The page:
22. How about getting a few college interns from down the street to help with this excellent idea? Though Siri offline you'll have to talk to Apple.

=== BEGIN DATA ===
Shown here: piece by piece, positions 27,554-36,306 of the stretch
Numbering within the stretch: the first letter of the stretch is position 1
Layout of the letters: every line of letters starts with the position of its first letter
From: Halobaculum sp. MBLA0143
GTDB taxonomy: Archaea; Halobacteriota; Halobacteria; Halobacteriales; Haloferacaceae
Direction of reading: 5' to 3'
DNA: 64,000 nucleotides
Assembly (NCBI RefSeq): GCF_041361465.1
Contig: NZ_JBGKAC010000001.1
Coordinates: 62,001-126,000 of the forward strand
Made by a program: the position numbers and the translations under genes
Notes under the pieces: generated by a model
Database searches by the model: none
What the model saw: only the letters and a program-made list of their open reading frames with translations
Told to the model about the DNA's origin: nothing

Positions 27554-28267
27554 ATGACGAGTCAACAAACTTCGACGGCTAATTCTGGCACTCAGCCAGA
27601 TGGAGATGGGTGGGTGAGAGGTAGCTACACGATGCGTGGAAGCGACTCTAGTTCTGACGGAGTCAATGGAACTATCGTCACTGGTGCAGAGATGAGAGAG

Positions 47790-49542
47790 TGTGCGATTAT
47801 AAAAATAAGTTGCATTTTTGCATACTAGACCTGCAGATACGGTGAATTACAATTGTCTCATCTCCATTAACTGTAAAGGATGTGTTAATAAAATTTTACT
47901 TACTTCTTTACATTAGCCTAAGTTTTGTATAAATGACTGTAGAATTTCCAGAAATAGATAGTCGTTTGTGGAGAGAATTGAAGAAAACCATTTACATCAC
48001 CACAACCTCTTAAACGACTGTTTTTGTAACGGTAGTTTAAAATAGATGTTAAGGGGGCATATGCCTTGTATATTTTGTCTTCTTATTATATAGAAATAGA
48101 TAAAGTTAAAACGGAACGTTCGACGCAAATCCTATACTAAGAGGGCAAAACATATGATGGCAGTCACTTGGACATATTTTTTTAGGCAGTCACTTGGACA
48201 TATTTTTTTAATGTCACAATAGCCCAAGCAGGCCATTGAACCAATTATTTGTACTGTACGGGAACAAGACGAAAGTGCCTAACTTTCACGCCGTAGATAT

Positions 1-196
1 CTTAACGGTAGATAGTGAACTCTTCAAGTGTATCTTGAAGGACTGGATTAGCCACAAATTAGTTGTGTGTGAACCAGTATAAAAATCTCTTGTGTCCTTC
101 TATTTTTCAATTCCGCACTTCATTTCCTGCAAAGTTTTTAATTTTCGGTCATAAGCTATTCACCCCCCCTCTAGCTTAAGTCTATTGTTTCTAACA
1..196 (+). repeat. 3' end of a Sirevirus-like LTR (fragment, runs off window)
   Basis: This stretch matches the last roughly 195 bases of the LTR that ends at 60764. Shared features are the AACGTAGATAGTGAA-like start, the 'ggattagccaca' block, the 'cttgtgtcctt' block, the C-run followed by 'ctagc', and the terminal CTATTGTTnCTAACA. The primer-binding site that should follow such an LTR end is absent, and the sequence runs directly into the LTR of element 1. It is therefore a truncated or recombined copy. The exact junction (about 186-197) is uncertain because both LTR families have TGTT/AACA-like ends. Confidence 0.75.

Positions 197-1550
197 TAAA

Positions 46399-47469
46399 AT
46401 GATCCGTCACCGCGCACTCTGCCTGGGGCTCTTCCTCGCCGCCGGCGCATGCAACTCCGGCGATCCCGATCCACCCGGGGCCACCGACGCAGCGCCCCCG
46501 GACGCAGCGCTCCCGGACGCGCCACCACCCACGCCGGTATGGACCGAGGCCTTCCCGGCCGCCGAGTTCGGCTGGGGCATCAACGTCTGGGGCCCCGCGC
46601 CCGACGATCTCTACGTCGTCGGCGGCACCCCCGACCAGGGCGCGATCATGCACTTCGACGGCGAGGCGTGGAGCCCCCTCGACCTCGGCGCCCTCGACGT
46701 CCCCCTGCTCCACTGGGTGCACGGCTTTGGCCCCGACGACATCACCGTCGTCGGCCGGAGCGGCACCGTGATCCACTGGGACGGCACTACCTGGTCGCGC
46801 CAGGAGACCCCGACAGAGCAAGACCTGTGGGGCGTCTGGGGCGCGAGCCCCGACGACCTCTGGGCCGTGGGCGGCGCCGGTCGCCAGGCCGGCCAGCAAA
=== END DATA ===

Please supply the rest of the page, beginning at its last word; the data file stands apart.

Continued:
23. It took me a minute to figure out what you were talking about because, although it might seem odd, I see little similarity between what a CO does and what the powers that be do. A CO has a lot of say in his cache, but, nevertheless, he has no authority. He's just another person playing a game with his friends, so, yes, of course I agree he should be patient with others, thorough in his explanation, and flexible when he can. As I said, I wish TPTB could be like that, but the fact is that they're just making decisions: yes you can do that or no you can't. In a case like this, there's no explanation: the people promoting virtual logs know full well they're against the guidelines, so there's no need to explain that. There's really no advantage for the powers that be to be nice once they've made a decision after considering all the facts. That's one of the reasons I don't think I could ever be a reviewer. Reveiwers are great. They're always fair and helpful. But we're talking about a situation where all the cards are on the table. There's no possible outcome other than "No". In that situation, I can understand when they see no reason to pretend there's anything to talk about. No, in fact, I don't agree with that statement. This isn't about a matter of opinion whether a guideline can or can't be broken. And, in fact, I think the idea that respect has anything to do with following the rules is absurd. This is simply observing that TPTB have made a decision, so that's that. In this case, I happen to agree with their decision because I don't see the benefit and dislike the precedent, but my purpose here is to support the TPTB's actions once they made the decision regardless of how I feel about their ruling. I can see them being more lenient in the case of a CO allowing a find that doesn't result in a signed log. I haven't seen them mind that in the case of a container that can't be opened, although I'm sure they'd get upset if it went on a while without the container being replaced. So I'm not surprised they're allowing it, but I also won't be surprised if they change their minds after it becomes more obvious this is going on as a matter of course.